We stayed in the quaint seaside town of Mystic — known for its historic seaport (and also the 1980s movie, Mystic Pizza starring Julia Roberts.)
We stayed at the Inn at Mystic, a very comfortable hotel with a gorgeous event venue mansion and a restaurant with a lovely view overlooking Mystic harbor.
The Mystic Seaport is even more wonderful than it sounds…a living history museum consisting of a village, ships and 17 acres of exhibits depicting coastal life in New England in the 19th century. But it’s not a fake, touristy place at all — in fact, it’s still very much an actual working shipyard. They offer summer camps, sailing certification courses, youth and college programs, workshops and much more.
As you stroll through the seaport, you can watch shipbuilders at work, and see demonstrations of 19th century life. There are a lot of hands-on activities as well, from a children’s museum and workshops to sailing jaunts, boat tours and horse-and-carriage rides. One of the prized exhibits at Mystic Seaport is the Charles W. Morgan, the world’s last remaining wooden whaleship — and also the oldest commercial ship still afloat in the US. The shipbuilders here restored the ship to seaworthiness over five years, and it took an unprecedented voyage around New England in 2014, making history.
Other fun things to do in the Mystic area include exploring the cute downtown strip full of unique shops (and the actual Mystic Pizza restaurant that inspired the movie), getting a scoop at Drawbridge Ice Cream, and riding the historic steam train in nearby Essex.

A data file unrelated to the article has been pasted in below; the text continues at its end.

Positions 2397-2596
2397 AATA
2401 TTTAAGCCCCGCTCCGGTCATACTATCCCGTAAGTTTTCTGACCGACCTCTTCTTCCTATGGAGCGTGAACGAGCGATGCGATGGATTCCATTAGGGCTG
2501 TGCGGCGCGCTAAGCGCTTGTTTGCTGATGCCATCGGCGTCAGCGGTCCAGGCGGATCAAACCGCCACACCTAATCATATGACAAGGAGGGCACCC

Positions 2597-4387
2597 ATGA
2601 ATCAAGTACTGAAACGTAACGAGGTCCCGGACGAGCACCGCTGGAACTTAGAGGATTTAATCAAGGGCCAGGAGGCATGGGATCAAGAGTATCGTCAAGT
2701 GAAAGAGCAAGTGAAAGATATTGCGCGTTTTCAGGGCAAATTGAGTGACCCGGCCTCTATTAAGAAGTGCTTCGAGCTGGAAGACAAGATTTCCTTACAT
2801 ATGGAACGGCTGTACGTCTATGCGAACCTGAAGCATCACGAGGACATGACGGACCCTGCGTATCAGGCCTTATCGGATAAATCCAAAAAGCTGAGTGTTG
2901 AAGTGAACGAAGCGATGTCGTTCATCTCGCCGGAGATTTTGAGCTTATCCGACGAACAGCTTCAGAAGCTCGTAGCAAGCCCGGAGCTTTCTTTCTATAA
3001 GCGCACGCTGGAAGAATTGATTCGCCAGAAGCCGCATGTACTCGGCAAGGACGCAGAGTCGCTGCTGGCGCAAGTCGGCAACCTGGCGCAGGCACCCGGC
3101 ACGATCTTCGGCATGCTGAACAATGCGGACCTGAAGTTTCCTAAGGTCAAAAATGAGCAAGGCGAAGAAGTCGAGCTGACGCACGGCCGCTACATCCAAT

For places to eat, I recommend lunch at Ford’s Lobster, just a few minutes away in Groton. A simple, seaside setting at a marina offering fresh lobster, the hugely decadent dish here (and one of their most famous) is the Lobster Bomb. They take a hot buttered sourdough bowl, pour in lobster bisque, put in a half-pound of fresh lobster, then top it off with more bisque. It’s pretty incredible! Here’s a video to see it in action.
For a more upscale evening experience, start with drinks and appetizers at The Engine Room, located in the beautifully restored Lathrop Marine Engine building with views of the Mystic River. They have sixteen craft beers on tap, the area’s largest bourbon selection, craft cocktails, a full wine list and a menu of locally sourced, creative dishes. Dine in style at their sister restaurant, Oyster Club, a “farm and sea to table” casual fine dining establishment with a raw bar and a menu that changes daily.
Check out a video of the Mystic drawbridge in action, from a sailboat:
In just three weeks I’m off for my last state: Alaska!